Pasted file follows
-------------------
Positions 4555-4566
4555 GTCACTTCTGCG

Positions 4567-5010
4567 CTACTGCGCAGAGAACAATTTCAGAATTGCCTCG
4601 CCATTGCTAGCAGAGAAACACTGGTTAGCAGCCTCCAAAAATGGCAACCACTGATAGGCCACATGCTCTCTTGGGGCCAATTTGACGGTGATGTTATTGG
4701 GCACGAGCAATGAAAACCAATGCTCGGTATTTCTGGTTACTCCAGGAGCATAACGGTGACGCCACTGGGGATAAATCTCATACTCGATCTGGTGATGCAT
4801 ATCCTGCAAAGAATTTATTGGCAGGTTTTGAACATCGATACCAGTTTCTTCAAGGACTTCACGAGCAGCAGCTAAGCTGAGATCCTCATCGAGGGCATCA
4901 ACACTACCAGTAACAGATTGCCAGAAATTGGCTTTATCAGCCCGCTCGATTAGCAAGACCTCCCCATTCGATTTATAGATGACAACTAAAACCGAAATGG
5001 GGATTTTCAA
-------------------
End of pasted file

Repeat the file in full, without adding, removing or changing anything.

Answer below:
Positions 4555-4566
4555 GTCACTTCTGCG

Positions 4567-5010
4567 CTACTGCGCAGAGAACAATTTCAGAATTGCCTCG
4601 CCATTGCTAGCAGAGAAACACTGGTTAGCAGCCTCCAAAAATGGCAACCACTGATAGGCCACATGCTCTCTTGGGGCCAATTTGACGGTGATGTTATTGG
4701 GCACGAGCAATGAAAACCAATGCTCGGTATTTCTGGTTACTCCAGGAGCATAACGGTGACGCCACTGGGGATAAATCTCATACTCGATCTGGTGATGCAT
4801 ATCCTGCAAAGAATTTATTGGCAGGTTTTGAACATCGATACCAGTTTCTTCAAGGACTTCACGAGCAGCAGCTAAGCTGAGATCCTCATCGAGGGCATCA
4901 ACACTACCAGTAACAGATTGCCAGAAATTGGCTTTATCAGCCCGCTCGATTAGCAAGACCTCCCCATTCGATTTATAGATGACAACTAAAACCGAAATGG
5001 GGATTTTCAA